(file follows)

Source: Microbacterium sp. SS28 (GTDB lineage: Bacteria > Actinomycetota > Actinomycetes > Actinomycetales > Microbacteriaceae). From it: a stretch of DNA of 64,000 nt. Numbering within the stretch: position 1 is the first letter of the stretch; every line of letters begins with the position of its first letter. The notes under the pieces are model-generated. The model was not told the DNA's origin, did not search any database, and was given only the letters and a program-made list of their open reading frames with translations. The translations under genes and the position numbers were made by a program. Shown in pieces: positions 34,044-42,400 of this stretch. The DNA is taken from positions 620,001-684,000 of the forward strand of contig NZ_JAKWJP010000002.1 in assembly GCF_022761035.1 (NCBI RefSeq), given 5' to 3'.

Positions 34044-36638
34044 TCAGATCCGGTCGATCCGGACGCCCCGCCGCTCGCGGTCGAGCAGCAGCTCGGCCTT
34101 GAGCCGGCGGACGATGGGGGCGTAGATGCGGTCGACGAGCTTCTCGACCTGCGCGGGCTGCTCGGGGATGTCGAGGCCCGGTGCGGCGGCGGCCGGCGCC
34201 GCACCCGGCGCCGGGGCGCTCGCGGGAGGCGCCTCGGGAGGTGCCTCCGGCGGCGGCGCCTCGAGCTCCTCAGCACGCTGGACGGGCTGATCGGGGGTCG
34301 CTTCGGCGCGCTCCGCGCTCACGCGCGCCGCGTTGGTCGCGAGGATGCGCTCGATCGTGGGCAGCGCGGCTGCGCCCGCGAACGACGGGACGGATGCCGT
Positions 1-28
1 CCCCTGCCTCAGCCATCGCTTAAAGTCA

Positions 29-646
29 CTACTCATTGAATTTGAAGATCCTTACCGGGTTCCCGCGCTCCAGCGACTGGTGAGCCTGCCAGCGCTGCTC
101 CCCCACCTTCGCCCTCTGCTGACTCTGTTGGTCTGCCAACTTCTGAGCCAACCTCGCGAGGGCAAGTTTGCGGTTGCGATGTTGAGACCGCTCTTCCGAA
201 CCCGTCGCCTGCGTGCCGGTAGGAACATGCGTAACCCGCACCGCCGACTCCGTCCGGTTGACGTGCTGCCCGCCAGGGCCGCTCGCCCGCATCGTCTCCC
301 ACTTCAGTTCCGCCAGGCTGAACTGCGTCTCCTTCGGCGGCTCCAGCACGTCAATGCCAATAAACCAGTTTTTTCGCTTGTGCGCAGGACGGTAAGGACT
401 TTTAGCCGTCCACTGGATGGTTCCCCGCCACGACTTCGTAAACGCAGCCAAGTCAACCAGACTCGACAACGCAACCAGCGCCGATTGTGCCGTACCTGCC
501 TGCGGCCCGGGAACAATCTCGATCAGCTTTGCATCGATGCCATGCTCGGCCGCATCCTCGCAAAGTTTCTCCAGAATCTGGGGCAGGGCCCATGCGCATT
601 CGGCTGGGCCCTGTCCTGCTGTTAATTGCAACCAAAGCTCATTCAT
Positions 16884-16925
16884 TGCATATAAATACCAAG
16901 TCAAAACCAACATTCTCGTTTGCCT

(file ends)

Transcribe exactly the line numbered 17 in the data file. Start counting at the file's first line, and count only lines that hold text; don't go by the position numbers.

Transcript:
Positions 16884-16925